And that's not a bad thing. In "Sum: Forty Tales from the Afterlives" my fellow scientist David Eagleman describes an alternate universe in which human lives are divided into the same periods of time as ours: 30 years of sleep, 200 days in the shower, 18 days staring into the refrigerator and so on. Yet, while we constantly parcel and mix these things up, the people in the other universe have to go through them sequentially. The only difference between the bored people life's in the ficticious world and ours is frequent change.
We need the ups and downs of life, otherwise we get bored.

But, there are different ways to deal with hardship.

You can sigh and frown and worry, or you can see it as a game and not lose your wit.

Women are magically drawn to men who seem to have an easy life. Men who constantly smirk, wittily joke and brush off anything that might hurt their ego. Women prefer men who are optimistic and determined over guys who carefully weigh all the options. Female sexual instincts get triggered by easy-going, "here I come" bad boys who take life less seriously than others, because not being weighed down by sorrow and visibly being depressed means you are coping well.

And Sprezzatura is the art of remaining this way on the outside even when the shit hits the fan:

"A certain nonchalance, so as to conceal all art and make whatever one does or says appear to be without effort and almost without any thought about it. The ability to disguise what one really desires, feels, thinks, and means or intends behind a mask of apparent reticence and nonchalance."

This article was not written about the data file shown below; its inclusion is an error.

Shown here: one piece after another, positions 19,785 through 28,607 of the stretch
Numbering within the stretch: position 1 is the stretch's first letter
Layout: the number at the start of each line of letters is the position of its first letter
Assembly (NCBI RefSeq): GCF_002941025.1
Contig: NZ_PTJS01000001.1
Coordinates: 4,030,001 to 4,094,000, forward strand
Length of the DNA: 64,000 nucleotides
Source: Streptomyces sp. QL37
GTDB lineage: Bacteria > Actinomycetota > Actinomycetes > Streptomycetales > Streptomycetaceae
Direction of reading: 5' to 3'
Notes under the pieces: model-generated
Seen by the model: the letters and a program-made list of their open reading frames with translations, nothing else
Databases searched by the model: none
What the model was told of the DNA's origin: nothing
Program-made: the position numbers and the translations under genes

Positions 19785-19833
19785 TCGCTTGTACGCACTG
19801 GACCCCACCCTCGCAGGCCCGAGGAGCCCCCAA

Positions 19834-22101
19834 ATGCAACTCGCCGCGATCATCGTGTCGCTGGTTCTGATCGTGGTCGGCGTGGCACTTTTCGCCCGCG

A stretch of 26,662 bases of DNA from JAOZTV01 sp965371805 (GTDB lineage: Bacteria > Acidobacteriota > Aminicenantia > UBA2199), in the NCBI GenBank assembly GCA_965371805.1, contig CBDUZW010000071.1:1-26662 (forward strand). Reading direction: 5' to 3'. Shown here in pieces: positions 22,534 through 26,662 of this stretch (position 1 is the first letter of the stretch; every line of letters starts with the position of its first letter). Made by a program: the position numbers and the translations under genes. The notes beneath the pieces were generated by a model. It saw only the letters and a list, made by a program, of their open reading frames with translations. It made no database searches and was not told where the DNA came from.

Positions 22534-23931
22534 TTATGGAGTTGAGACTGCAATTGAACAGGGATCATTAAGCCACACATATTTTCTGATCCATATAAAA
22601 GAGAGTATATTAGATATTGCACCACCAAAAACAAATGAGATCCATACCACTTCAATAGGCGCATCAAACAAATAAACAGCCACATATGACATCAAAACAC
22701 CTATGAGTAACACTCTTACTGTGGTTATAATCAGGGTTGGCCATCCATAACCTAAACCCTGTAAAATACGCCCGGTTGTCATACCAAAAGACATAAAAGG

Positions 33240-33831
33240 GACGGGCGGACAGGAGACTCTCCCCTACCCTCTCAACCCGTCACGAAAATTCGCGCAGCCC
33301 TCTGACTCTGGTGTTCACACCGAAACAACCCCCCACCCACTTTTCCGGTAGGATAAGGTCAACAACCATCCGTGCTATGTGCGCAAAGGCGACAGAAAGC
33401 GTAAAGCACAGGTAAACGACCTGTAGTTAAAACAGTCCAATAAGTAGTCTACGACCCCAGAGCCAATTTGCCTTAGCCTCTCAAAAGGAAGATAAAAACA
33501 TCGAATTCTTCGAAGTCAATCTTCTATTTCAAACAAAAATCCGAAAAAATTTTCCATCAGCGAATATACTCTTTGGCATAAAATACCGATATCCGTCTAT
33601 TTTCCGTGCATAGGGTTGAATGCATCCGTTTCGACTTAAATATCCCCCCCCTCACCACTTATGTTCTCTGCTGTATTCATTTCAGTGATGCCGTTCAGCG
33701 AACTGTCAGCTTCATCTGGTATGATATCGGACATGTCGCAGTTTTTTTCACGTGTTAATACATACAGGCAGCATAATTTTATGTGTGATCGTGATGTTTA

It's one of the most alpha traits there are.

And it's the essence of glamour - the promise of a way out (to a better life, a golden world).

It's a skill. It is something one can learn. And it is one of the manly triats that people get motivated to get into their repertoire since women like it, yet (once you achive it) it affects your entire life.

Never let them see you sweat.

Monday, June 15, 2009

How to become well endowed

No, this is not going to be a plug for "male enhancement". But much like the male insecurities that modern day hoaxers prey upon, the endowment effect I'll be talking about is all in your head.

The "endowment effect" is a cognitive bias that is as common as the need for sex - and the reason for this is that we all fall for it.

Realizing when you do can help you prevent doing irrational things that will hurt you in the long run. And realizing when others do can help you use it to your advantage. Scientia potentia est!

Imagine you bought an expensive bottle of wine. Or tickets to a superbowl game. Or you lay a woman who you invited to a series of three upscale dinner dates. Imagine another guy got all these things for free. Who do you think will gain greater enjoyment out of the experience?

The answer is probably not that surprising. The more you pay for wine, the more you'll think of it as excellent. People who buy more expensive tickets tend to believe they just watched an amazing game. And guys who pay for sex and relationships value more what they get in return. Our need to feel good about ourselves is bigger than our need to see the truth. We cannot admit to ourselves that we overpaid, so we just bend the reality and believe that we got something special instead.

The endowment effect is a derivative of our tendency to attribute higher value to things we achieved the hard way (no matter their actual value). It just goes one step further:
"Endowing" is the (irrational) tendency to value things you own more than things you do not (yet) own.

This error of thought is so popular, it even made its way into a figure of speech:
"A bird in the hand is worth two in the bush."

This belief is so nonsensical it became the object of interest for economists, psychologists, social scientists and primatologists alike. It is a very powerful effect. Yet, unlike other cognitive biases such as social proof, it never made it into sales or PUA tactics.